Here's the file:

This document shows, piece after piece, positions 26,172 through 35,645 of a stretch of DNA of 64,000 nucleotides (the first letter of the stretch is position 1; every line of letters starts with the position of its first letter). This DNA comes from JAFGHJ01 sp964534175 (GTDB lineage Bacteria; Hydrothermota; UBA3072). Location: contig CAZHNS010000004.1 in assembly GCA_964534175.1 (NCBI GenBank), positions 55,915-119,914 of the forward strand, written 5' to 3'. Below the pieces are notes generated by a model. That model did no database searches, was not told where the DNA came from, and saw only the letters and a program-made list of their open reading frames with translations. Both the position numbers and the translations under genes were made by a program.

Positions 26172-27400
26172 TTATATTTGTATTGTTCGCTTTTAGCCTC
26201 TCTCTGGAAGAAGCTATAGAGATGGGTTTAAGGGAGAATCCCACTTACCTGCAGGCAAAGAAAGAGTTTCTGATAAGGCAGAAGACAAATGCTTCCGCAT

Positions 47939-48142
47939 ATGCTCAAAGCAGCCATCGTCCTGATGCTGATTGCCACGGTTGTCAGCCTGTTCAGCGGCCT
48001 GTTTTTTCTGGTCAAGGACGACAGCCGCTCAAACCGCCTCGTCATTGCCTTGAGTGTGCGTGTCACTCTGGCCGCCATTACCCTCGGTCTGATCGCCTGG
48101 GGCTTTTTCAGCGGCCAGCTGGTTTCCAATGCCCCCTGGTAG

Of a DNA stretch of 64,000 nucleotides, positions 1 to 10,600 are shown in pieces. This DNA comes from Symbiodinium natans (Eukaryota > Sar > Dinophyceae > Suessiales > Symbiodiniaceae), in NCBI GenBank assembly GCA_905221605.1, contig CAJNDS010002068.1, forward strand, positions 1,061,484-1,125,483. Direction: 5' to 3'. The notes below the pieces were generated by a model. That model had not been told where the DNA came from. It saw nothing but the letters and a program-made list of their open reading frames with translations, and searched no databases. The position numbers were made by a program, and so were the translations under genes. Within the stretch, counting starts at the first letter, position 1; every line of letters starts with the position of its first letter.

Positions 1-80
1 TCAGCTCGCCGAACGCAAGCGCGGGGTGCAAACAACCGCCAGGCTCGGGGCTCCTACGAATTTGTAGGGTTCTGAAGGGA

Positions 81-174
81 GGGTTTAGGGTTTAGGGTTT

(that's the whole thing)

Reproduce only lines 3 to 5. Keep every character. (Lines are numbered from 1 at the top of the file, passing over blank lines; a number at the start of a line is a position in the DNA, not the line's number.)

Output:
26172 TTATATTTGTATTGTTCGCTTTTAGCCTC
26201 TCTCTGGAAGAAGCTATAGAGATGGGTTTAAGGGAGAATCCCACTTACCTGCAGGCAAAGAAAGAGTTTCTGATAAGGCAGAAGACAAATGCTTCCGCAT

Positions 47939-48142